Foreign Earned Income Exclusion or Foreign Tax Credit

It is important to understand the differences between Form 1116 Foreign Tax Credit and Form 2555 Foreign Earned Income as depending on your particular facts and circumstances one could yield a greater tax benefit for foreign earned income and foreign paid taxes.

Generally, the foreign tax credit is a basic credit that reduces a taxpayer’s U.S. income tax liability based on the foreign income taxes that have been paid during the tax year.  To qualify, the tax must be a legal and actual foreign tax liability that is imposed on the taxpayer, that has been paid or accrued and it must be an income tax.  In most cases, where the taxes of the foreign country are higher than in the United States, the taxpayer will not have a U.S. tax liability.  If a taxpayer has unused foreign tax credit left over, that amount can be carried forward and may be applied in subsequent years.  However, it is important to note that taxpayers are not able to obtain a foreign tax credit for taxes which were avoidable or that were refundable.  For example, Ireland has taxes on interest income on accounts held by foreign owners; however, Irish citizens are exempt from this tax, even if they live abroad.  If an Irish citizen is charged this tax, he or she may have it refunded upon proving citizenship status; since this would be a refundable tax for an Irish citizen, Irish citizens may not claim the foreign tax credit on it if they end up paying the tax.

The foreign earned income exclusion allows a qualifying taxpayer to completely exclude income they earned overseas.  To qualify, a taxpayer must meet either:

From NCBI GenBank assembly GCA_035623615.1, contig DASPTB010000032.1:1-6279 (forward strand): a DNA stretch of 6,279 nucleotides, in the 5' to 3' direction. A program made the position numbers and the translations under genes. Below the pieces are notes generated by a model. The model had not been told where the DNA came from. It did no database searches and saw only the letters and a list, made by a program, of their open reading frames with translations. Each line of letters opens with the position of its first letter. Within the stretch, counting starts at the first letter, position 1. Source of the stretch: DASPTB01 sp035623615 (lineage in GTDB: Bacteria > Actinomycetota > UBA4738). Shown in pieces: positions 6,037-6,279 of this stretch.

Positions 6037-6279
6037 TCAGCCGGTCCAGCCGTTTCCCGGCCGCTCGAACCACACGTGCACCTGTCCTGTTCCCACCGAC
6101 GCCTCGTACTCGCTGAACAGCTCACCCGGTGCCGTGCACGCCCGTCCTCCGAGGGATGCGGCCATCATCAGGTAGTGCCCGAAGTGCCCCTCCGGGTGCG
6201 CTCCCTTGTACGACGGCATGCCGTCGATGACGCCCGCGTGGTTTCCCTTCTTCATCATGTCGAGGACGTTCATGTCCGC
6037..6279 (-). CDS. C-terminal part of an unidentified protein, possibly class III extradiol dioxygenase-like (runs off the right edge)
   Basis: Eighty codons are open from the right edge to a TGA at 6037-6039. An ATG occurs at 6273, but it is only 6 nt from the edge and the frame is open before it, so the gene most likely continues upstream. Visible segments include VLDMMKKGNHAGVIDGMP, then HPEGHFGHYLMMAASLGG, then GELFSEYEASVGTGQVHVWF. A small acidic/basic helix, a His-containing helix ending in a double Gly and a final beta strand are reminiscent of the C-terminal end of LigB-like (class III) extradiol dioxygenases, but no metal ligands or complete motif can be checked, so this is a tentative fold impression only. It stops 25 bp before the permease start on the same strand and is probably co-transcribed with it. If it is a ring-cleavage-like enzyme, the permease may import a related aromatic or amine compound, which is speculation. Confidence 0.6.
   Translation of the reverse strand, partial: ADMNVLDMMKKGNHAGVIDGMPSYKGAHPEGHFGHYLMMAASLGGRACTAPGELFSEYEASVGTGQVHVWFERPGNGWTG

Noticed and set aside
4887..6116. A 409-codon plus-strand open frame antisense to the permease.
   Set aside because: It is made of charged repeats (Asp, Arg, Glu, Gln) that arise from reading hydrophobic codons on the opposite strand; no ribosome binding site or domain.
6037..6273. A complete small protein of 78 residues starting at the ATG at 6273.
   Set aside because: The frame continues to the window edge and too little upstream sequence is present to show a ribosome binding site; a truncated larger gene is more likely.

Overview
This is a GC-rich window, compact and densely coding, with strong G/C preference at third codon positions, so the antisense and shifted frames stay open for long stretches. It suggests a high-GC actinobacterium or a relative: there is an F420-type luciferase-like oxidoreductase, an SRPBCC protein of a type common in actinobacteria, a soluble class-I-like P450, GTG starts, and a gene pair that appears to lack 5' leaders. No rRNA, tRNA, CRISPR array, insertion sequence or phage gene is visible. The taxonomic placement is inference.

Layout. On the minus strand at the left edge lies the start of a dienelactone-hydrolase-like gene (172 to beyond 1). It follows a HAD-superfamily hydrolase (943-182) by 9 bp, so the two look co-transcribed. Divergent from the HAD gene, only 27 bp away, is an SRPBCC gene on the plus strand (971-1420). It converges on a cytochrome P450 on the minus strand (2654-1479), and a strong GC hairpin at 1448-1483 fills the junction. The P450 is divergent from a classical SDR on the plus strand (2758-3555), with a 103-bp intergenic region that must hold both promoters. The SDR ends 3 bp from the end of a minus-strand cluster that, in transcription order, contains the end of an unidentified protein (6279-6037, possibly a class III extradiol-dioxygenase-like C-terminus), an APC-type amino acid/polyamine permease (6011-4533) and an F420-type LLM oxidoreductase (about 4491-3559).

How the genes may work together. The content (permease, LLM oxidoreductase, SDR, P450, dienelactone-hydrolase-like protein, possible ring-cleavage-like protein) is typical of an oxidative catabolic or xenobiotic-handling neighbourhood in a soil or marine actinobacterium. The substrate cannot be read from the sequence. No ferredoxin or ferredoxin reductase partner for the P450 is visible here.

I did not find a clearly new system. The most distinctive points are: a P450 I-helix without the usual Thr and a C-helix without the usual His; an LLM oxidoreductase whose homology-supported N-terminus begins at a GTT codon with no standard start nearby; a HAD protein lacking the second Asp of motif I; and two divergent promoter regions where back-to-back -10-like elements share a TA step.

• The Tax Home Test. To meet this test, the taxpayer’s tax home must be in a foreign country.  A tax home is where the taxpayer’s regular or principal place of business, employment, or post of duty is, regardless of where their family residence is.  If a taxpayer does not have a regular or principal place of business, then this is determined by their regular place of abode (place where they regularly live).
  • The Bona Fide Residence or Physical Presence Test. To meet the bona fide residence test, a taxpayer must be a resident of a foreign country and intend to remain a resident of that country.  Simply being a resident in a foreign country for a duration of time while intending to return to the United States does not qualify as being a bona fide resident of that foreign country.  To meet the physical presence test, one must be physically present in a foreign country or countries for 330 full days during any period of 12 consecutive months.

For 2015, $100,800 was the maximum foreign earned income exclusion amount.  This exclusion only applies to earned income; passive income cannot be excluded via the foreign earned income exclusion.  Passive income is income from items such as interest, dividends, or rental properties, essentially, income where the taxpayer is not materially involved in earning that income.  If you already excluded income under the foreign earned income exclusion, you cannot take a foreign tax credit for the taxes paid on that income.  You can, however, still take the foreign tax credit on any amount of tax paid on earned income that is above the exclusion limit, as well as on foreign tax paid on passive income.

Certain situations necessitate choosing to take the foreign earned income exclusion or foreign tax credit over the other.  Taxpayers should consult their tax advisors to learn which would be most beneficial for their unique situations.